If your baby relies on your help to fall asleep through rocking/bouncing/pacifier replacement, you will need to start putting your baby in the crib awake at bedtime (you can use the simple strategies that we described above). The suggestions that we outlined for “not yet regressed” babies will work to teach older babies to go back to sleep too. Depending on your baby’s age, you may be able to do something a little more structured at bedtime and during the night if you want the process to go faster. We generally don’t recommend really aggressive sleep training for babies going through this regression. We also don’t think there is one right way to do sleep training. You may opt for a fast approach, or you may opt for a very gradual adjustment. Your parenting style matters, as does your baby's personality. There are many ways to get to healthy sleep. If you need more help, consider our book on navigating the four-month regression, which describes several other strategies for working through the four-month sleep regression. Our sleep class is geared towards babies over six months, but the first hour covers schedules, night weaning, and developing pre-sleep routines, which are appropriate for younger babies. Lastly, if you just aren't sure where to start, then you can also book a sleep consultation with us and we will work with you to develop a plan to improve your baby's sleep.

A Final Note

If your baby is able to put him- or herself to sleep at night and is still waking several times a night to eat, then it’s probably because his/her body is expecting calories at night now (the four-month regression led to an increase in nighttime calorie intake, and now they are “stuck” in that pattern). That said, sometimes a baby can fall asleep independently and have a sleep association hang on during the night. This is why sleep is so hard! There isn’t just one thing that causes trouble. Sleep problems are usually caused by complex layers of issues, and developmental changes such as the four-month regression cause new issues like extra night feedings. Please search our other blog topics to help with your problem-solving.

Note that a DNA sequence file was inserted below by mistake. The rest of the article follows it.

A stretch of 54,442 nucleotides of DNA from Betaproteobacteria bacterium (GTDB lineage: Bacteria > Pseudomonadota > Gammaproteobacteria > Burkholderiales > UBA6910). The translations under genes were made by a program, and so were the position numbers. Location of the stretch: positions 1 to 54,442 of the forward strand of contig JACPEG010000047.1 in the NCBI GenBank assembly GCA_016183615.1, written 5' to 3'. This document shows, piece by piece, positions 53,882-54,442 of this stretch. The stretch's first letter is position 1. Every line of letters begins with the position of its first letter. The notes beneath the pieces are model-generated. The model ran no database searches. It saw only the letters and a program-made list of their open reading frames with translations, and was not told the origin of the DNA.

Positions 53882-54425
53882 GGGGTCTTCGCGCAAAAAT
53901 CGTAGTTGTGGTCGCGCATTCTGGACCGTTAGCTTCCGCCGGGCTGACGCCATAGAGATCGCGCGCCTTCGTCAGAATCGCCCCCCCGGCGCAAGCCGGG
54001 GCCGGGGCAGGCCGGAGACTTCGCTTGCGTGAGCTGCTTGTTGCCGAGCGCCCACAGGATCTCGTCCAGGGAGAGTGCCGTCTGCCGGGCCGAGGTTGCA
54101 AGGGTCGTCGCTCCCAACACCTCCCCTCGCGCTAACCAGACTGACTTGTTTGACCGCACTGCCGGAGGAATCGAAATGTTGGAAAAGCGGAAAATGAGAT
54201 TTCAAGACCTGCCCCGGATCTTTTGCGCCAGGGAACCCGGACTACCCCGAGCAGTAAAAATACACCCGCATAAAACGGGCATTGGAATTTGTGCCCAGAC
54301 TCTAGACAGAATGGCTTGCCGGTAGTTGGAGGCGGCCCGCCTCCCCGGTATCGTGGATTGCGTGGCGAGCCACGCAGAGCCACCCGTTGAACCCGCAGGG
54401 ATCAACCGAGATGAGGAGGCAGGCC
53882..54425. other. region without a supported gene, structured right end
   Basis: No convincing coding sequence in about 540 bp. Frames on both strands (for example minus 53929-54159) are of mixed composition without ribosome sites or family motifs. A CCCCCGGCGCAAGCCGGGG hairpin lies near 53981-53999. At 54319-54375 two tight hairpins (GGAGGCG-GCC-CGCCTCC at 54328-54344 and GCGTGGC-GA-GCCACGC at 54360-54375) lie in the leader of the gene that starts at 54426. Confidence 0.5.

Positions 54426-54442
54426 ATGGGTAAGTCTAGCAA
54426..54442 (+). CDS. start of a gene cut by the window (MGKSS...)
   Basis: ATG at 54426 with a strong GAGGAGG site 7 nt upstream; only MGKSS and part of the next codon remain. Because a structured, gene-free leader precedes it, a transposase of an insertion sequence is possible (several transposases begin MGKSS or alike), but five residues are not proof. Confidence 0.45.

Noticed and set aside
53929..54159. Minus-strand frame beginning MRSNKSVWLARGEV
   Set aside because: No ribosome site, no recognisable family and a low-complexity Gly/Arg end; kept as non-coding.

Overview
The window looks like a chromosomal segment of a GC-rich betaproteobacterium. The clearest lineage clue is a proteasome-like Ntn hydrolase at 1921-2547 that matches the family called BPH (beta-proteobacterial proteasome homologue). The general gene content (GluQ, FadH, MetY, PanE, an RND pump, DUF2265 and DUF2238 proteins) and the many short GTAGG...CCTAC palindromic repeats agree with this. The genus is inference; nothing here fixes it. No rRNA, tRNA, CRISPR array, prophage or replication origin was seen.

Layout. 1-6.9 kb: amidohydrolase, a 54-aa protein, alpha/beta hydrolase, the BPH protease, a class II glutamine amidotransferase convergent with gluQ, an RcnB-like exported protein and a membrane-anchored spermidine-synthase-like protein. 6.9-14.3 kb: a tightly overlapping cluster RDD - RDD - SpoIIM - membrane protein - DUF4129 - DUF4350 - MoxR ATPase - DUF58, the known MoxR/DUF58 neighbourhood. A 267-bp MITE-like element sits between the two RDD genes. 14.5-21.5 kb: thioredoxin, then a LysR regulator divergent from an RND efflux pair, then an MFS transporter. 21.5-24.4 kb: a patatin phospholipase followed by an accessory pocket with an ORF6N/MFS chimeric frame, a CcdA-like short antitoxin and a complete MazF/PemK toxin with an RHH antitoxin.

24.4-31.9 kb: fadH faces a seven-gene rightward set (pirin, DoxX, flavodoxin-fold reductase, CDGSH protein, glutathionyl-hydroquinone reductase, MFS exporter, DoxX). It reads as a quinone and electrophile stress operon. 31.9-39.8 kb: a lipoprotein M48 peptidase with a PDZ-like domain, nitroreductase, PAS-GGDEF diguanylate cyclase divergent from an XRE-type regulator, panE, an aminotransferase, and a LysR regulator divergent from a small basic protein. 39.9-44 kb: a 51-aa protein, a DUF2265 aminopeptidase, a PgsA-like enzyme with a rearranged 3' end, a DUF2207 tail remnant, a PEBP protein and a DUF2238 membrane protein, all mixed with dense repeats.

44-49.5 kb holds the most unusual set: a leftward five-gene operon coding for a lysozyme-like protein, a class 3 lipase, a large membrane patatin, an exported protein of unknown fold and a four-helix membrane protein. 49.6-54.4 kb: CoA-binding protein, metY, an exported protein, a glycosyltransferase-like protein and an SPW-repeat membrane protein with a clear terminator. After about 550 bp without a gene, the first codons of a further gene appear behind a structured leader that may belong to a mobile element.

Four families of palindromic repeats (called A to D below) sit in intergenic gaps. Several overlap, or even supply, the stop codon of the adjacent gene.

References


Iglowstein, I., Jenni, O.G., Molinari, L. and Largo, R.H., 2003. Sleep duration from infancy to adolescence: reference values and generational trends. Pediatrics, 111(2), pp.302-307.


Jenni, O.G., Borbély, A.A. and Achermann, P., 2004. Development of the nocturnal sleep electroencephalogram in human infants. American Journal of Physiology-Regulatory, Integrative and Comparative Physiology, 286(3), pp.R528-R538.


Jenni, O.G. and Carskadon, M.A., 2007. Sleep behavior and sleep regulation from infancy through adolescence: Normative aspects. Sleep medicine clinics, 2(3), pp.321-329.


Sankupellay, M., Wilson, S., Heussler, H.S., Parsley, C., Yuill, M. and Dakin, C., 2011. Characteristics of sleep EEG power spectra in healthy infants in the first two years of life. Clinical neurophysiology, 122(2), pp.236-243.


Jenni, O.G., Deboer, T. and Achermann, P., 2006. Development of the 24-h rest-activity pattern in human infants. Infant behavior and development, 29(2), pp.143-152.


Louis, J., Cannard, C., Bastuji, H. and Challamel, M.J., 1997. Sleep ontogenesis revisited: a longitudinal 24-hour home polygraphic study on 15 normal infants during the first two years of life. Sleep, 20(5), pp.323-333.